Contacting and Interacting with Your Gastroenterologist
A diagnosis of inflammatory bowel disease (IBD) is a major life change that can trigger feelings of fear, panic and anger. On top of dealing with these emotions, symptoms like diarrhea, stomach pain and fatigue can be completely debilitating. Given the circumstances, when feeling any IBD-related symptoms or stressors, it’s reassuring to consult a healthcare professional for information, answers, and support. Calling your gastroenterologist’s office is generally encouraged, but it’s important to discern situations when a professional opinion is required from times when it’s not.
Symptoms don’t always mean flare-up
IBD-related symptoms like diarrhea, abdominal cramping and fatigue can exist independently of IBD; other conditions – like food poisoning, heat stroke and the flu – can trigger these types of symptoms. Before calling your gastroenterologist at the slightest sign of an IBD flare up, take a moment to evaluate the situation: Did you do or eat anything out of the ordinary? Is anyone else in your household experiencing similar symptoms? Did you physically exert yourself? Once you’ve narrowed down the possibilities, live with the symptom for a day or two. If you start feeling better, there’s a good chance it was caused by another condition. However, if the symptom worsens or they continue, it’s time to consult your gastroenterologist.
Stick with a specialist
Over the course of your IBD diagnosis, you’ve probably seen a few different doctors—perhaps you consulted your family doctor and at some point you may have seen an emergency physician. Having multiple care providers is great, but ultimately your gastroenterologist is in charge of your IBD care. This means he or she is managing your IBD, designing your treatment plan and prescribing your medication. It’s important that one person is overseeing the treatment plan—particularly when medications come into play. Different prescribers could mean too many drugs, dangerous combinations, or unnecessary medicating.
Avoid prescription pain medications
If you’ve been dealing with IBD, you’ve likely experienced disease-related cramping and pain—it hurts, it aches and it’s extremely unpleasant. While some doctors might offer to prescribe pain medication for IBD, drugs like morphine and oxycodone should be avoided at all costs. These therapies are only masking the underlying problem, are very hard on the body and can be highly addictive as well, so their risks outweigh their benefits. More holistic management strategies – like heating pads, herbal teas, and hot baths – can be considered to manage IBD-related pain while the goal of medication should be to reduce the intestinal inflammation that’s causing discomfort.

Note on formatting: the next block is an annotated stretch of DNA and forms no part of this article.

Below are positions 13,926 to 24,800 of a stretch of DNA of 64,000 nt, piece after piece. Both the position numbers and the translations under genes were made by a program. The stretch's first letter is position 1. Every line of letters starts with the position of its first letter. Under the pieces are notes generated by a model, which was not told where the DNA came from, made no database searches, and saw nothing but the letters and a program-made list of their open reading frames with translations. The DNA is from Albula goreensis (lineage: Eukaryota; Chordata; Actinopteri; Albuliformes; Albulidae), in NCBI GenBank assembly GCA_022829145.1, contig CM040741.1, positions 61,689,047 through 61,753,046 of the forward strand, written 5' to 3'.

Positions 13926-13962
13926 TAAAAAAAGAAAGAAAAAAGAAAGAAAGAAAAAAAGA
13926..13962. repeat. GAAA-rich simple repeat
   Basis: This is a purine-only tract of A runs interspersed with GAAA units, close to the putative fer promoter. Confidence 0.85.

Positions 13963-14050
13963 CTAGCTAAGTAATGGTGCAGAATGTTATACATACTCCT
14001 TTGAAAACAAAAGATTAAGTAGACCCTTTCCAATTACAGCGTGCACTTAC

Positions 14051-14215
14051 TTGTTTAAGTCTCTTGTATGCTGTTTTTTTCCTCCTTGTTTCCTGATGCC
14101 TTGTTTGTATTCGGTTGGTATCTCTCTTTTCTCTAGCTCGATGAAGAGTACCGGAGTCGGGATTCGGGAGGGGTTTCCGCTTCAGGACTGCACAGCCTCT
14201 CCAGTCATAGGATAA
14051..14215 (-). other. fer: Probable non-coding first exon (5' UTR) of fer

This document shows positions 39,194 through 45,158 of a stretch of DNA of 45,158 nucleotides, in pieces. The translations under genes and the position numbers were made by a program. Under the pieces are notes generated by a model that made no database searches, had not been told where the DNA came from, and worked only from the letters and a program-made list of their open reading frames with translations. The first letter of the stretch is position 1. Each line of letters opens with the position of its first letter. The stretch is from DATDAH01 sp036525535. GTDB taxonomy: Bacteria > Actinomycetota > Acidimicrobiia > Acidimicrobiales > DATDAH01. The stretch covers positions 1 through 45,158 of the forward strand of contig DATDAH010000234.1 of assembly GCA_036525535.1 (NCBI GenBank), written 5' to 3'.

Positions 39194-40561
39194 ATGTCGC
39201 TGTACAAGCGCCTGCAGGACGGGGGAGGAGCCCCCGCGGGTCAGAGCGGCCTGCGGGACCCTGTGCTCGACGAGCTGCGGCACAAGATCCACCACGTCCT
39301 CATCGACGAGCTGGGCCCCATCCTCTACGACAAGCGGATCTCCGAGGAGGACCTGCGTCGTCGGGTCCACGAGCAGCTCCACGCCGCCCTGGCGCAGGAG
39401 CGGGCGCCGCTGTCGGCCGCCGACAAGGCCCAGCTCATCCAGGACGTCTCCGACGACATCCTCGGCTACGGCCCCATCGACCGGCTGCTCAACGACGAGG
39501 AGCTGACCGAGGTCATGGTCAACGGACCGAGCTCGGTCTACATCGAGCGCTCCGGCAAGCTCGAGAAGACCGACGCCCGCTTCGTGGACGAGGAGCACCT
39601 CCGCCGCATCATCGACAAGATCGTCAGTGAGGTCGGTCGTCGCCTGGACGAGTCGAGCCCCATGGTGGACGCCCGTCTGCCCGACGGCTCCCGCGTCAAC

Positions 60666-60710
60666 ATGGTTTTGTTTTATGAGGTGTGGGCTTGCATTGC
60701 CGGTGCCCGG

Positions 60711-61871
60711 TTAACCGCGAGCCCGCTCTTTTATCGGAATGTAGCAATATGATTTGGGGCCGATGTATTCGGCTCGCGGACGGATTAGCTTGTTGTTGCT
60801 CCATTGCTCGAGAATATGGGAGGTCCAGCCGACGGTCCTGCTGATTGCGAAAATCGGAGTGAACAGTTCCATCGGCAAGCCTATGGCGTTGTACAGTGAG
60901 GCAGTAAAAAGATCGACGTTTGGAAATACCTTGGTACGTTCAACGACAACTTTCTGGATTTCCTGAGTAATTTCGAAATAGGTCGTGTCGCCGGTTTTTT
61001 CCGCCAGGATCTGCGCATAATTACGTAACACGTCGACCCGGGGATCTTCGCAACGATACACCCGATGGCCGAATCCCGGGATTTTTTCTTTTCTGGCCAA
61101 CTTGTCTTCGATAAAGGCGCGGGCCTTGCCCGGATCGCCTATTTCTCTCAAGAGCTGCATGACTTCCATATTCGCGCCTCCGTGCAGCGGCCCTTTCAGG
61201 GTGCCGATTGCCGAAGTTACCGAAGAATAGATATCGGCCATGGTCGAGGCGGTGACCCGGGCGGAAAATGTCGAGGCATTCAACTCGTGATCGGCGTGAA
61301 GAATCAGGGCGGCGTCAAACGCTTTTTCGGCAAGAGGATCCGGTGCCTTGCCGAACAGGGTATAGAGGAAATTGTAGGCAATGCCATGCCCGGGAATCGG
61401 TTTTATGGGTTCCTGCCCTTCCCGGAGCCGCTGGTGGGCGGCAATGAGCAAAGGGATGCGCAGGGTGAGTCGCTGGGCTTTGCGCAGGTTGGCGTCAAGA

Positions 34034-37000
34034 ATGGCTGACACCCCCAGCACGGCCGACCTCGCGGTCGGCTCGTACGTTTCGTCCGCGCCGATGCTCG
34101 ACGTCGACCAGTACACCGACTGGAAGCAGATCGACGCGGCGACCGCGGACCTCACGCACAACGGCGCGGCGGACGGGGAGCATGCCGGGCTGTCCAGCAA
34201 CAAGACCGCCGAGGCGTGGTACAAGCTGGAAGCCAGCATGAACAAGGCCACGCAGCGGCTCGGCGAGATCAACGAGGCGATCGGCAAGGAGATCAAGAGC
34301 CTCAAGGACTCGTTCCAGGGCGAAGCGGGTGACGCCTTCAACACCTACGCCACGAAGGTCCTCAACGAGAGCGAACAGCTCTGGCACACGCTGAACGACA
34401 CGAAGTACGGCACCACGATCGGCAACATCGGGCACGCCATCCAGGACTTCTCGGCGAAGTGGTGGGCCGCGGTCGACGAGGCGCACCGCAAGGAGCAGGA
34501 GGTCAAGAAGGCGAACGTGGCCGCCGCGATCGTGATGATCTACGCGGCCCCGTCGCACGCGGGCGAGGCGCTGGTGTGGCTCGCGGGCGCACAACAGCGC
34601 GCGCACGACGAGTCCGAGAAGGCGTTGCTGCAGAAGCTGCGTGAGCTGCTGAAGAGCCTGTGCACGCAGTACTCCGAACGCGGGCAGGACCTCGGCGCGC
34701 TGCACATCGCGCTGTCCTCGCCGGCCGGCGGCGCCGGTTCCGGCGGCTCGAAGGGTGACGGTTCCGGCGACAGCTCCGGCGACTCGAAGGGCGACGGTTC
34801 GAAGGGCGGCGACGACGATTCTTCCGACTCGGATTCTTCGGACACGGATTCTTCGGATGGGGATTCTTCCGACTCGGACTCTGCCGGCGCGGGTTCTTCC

Know your goals of therapy
If you’ve been prescribed a medication, you need to know how long before it takes effects, and what effectiveness looks and feels like; will symptoms worsen before they improve? Does the medication have a common side effect profile? You also need to understand the end goal of therapy, which likely goes beyond “feeling better”. By knowing how your medication works and what it’s (supposed to be) doing, you’re more in control of your IBD. You’ll have accurate expectations and you’ll know if (and when) you need to contact your gastroenterologist to report medication-related concerns.
Email is never ideal
With so many communication tools at our fingertips, some healthcare teams are going online to contact patients. Although email is indeed a quick and easy way to touch base, it should be reserved for administrative type matters—like scheduling appointments and confirming details. If you have a health-related question or medical concern (or any issue that cannot be explained in two sentences or less), email is not the right mode of communication. Call your gastroenterologist’s office or arrange an appointment to speak face to face.
Think of your gastroenterologist as your teammate in this game of IBD. He or she is working to achieve the same ultimate goal—to help you live a healthy, normal life. But while you’re working together, you and your gastro have specific roles to play. Your role involves truly evaluating your IBD symptoms, allowing your gastro to be in charge of prescribing medication, learning how your medications are working and effectively communicating any issues in person or over the phone. Do your best and remember—if you’re experiencing a health emergency, go to the hospital to seek help immediately.
For more information about inflammatory bowel disease, visit Trustedtherapies.com.